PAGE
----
2. Christ-like anger, and Spirit-filled anger, are distinctly different from a self-filled, fleshly anger—what the Apostle James calls “man’s anger”
                      • ILLUS. Consider the wicked city of Nineveh and the prophet Jonah. God was angry at the behavior of the Ninevites. There was evil to be confronted, and God called his prophet to confront it. To say to them, “Yet 40 days, and Nineveh will be destroyed!” But the heart of anger that Jonah took into his assignment was all his own, and God rebuked him for it.
                5. there are times when anger is the right response
                    1. but let me hasten to say that for every one example in the Scriptures where anger is justifiable there innumerable examples where anger leads to sin
                      • ILLUS. Thousands of years ago, a very wise Greek philosopher by the name of Aristotle wrote, "Anybody can become angry--that is easy; but to be angry with the right person, and to the right degree, and at the right time, and for the right purpose, and in the right way – that is not within everybody's power and is not easy."


    • “Now the works of the flesh are manifest, which are these; Adultery, fornication, uncleanness, lasciviousness, Idolatry, witchcraft, hatred, variance, emulations, wrath, strife, seditions, heresies, Envyings, murders, drunkenness, revellings, and such like: of the which I tell you before, as I have also told you in time past, that they which do such things shall not inherit the kingdom of God.” (Galatians 5:19–21, KJV)
            1. anger, in the vast majority of incidents is evidence of and an expression of our sinful nature
                1. the Apostle lists it as one of the many works of the flesh
                2. listen to the list of behaviors that are rooted in the emotion of anger used by the apostle in verse 20 alone:
                    1. Hatred is the opposite of love—it speaks of enmity and hostility in whatever form manifested
                    2. Variance refers to contention, strife, fighting, discord, quarreling, wrangling
                    3. Emulations refers to jealousy—an agrgy feeling excited by another’s possession
                    4. Wrath refers here to passionate outbursts of anger or hostile feeling
                    5. Strife means self-seeking, selfishness, factiousness
                    6. Seditions speaks of angry dissensions and angry divisions between individuals or among groups
                3. Envy is an evil feeling, a wrongful desire to possess what belongs to someone else and to be angry ‘cause you ain’t got it
            2. all of these sins are rooted in the emotion of anger which is why our spiritual forefathers called it a deadly sin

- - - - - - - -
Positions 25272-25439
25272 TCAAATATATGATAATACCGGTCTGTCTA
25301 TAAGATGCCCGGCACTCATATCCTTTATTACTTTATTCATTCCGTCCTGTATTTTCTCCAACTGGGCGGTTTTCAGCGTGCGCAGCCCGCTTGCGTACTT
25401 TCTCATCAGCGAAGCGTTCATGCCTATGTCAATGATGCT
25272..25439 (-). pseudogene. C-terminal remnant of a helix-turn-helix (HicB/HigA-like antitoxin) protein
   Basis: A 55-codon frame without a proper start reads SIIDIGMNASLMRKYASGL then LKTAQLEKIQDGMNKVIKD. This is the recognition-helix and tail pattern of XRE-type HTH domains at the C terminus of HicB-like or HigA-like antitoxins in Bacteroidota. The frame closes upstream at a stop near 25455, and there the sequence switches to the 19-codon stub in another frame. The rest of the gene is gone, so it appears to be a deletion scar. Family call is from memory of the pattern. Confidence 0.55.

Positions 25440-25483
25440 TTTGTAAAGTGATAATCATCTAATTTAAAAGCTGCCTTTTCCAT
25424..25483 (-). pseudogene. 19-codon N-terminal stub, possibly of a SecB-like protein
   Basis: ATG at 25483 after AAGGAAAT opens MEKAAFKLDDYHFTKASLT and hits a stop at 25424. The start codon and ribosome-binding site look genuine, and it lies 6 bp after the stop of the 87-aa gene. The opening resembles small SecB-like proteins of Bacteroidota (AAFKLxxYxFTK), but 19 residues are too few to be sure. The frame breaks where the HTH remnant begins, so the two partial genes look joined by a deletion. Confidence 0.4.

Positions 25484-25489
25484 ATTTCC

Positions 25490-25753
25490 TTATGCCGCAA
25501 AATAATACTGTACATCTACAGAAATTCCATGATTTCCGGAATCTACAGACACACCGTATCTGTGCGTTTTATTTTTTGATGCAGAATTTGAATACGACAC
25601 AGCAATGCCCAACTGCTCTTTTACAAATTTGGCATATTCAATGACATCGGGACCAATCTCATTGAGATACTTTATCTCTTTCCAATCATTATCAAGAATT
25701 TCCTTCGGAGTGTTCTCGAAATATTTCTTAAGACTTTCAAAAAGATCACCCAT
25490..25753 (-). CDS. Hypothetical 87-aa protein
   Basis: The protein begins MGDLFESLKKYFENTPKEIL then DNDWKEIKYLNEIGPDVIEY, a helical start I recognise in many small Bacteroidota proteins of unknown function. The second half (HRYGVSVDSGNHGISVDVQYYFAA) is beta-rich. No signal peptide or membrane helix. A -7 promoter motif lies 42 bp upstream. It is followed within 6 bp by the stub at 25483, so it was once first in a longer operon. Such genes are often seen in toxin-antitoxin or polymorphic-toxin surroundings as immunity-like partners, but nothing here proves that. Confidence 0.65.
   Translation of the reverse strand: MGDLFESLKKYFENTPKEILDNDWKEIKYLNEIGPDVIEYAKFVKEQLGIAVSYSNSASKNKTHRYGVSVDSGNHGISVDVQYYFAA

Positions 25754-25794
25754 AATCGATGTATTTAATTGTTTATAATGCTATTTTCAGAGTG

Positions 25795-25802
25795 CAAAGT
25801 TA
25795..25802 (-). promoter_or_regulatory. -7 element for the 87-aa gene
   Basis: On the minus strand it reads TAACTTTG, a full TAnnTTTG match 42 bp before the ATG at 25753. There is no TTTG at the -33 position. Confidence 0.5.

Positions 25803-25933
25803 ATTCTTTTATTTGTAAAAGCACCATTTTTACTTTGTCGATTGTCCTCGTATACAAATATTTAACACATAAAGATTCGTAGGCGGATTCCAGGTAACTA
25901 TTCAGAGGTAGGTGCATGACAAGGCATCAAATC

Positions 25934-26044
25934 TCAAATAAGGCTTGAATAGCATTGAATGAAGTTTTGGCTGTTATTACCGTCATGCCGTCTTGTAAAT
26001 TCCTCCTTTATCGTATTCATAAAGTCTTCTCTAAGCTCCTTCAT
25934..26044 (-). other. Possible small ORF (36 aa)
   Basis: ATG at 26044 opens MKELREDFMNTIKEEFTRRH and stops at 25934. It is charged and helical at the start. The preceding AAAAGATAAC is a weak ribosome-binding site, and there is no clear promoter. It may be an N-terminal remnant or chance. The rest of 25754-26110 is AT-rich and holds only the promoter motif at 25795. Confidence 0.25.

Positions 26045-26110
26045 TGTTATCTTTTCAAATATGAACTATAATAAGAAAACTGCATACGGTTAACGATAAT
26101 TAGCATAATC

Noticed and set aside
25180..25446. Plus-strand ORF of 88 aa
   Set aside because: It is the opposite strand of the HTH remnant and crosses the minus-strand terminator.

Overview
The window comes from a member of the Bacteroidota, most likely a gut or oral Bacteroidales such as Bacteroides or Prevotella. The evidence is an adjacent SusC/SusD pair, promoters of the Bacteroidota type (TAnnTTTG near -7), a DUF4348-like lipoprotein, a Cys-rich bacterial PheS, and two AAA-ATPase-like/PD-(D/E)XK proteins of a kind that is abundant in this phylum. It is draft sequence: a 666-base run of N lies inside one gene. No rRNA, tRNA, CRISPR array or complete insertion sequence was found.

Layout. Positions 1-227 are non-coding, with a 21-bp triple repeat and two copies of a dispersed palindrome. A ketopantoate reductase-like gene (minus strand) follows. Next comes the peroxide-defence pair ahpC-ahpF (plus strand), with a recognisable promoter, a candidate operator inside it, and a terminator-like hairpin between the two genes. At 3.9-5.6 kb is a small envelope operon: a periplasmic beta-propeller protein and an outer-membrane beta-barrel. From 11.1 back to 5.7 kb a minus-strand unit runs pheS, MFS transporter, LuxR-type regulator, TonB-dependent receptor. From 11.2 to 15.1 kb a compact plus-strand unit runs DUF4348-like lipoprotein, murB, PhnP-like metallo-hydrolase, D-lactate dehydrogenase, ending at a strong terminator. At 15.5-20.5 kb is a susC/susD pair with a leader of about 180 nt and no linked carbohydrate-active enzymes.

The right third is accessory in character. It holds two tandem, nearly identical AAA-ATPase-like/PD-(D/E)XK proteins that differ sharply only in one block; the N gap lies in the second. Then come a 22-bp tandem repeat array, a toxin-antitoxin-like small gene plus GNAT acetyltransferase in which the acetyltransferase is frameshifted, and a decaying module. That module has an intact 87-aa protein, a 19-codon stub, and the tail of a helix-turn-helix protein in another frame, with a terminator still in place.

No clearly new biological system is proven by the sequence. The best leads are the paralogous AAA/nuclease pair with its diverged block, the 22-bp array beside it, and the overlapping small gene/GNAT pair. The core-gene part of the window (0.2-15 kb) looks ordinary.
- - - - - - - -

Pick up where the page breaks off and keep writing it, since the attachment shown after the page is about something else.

1. anger kills the Christ-like life within us and leads to a multitude of sins
            3. because we belong to Christ, we are to have a different response when the emotion of anger wells up within us
              • “My dear brothers, take note of this: Everyone should be quick to listen, slow to speak and slow to become angry, for man’s anger does not bring about the righteous life that God desires.” (James 1:19–20, NIV)
                1. the Scriptures do not command be not angry, but they do tell us to be slow to anger
            4. in the book of Ephesians, the Apostle Paul tells his readers that it is imperative that yhey deal with anger correctly
              • “In your anger do not sin”: Do not let the sun go down while you are still angry, and do not give the devil a foothold.” (Ephesians 4:26–27, NIV)
                1. the Apostle tells his listeners,"Oh, by the way, when you get angry, don't use it as an occasion to sin."
                2. inappropriate ways of expressing anger leads to uncontrolled, indiscriminate, destructive physical and verbal aggression


    • “Get rid of all bitterness, rage and anger, brawling and slander, along with every form of malice.” (Ephesians 4:31, NIV)
            1. we all have our weak spots—our pet peeves that get inside us and work on our emotions until we’re struggling with anger
                1. how can we handle our anger


            1. when you get angry, there are two directions you can take that anger
                1. you can nurse it or you can manage it
                  • ILLUS. Nursing anger leads to calamitous results and is like chucking stones at a wasps' nest– someone’s gonna get stung!
                  • Proverbs 30:33 “For as churning the milk produces butter, and as twisting the nose produces blood, so stirring up anger produces strife.” NIV